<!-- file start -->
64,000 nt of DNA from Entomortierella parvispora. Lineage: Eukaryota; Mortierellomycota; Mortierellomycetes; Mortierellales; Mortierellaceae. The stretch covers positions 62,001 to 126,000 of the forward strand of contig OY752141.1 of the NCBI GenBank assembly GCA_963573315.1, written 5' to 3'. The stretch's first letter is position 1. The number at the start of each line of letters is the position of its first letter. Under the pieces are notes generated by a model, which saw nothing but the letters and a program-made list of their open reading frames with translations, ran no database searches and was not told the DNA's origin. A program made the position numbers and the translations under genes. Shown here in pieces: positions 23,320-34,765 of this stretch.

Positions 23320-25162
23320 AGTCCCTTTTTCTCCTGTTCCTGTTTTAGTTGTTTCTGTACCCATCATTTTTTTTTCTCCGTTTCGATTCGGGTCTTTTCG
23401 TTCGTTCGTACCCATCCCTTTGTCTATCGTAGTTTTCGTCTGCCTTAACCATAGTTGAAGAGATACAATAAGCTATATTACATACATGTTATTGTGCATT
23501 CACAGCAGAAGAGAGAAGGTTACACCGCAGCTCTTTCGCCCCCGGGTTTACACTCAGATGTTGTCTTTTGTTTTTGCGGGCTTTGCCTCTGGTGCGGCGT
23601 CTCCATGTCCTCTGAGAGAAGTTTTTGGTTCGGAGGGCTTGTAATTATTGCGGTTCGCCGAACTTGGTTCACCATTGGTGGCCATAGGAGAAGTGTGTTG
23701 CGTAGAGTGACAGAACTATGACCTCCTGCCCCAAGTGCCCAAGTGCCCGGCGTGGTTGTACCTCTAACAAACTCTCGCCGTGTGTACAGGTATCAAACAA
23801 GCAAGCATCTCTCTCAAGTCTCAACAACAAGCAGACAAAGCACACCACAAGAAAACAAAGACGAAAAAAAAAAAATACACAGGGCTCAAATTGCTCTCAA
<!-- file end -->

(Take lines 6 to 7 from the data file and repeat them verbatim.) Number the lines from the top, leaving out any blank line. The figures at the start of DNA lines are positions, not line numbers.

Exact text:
23601 CTCCATGTCCTCTGAGAGAAGTTTTTGGTTCGGAGGGCTTGTAATTATTGCGGTTCGCCGAACTTGGTTCACCATTGGTGGCCATAGGAGAAGTGTGTTG
23701 CGTAGAGTGACAGAACTATGACCTCCTGCCCCAAGTGCCCAAGTGCCCGGCGTGGTTGTACCTCTAACAAACTCTCGCCGTGTGTACAGGTATCAAACAA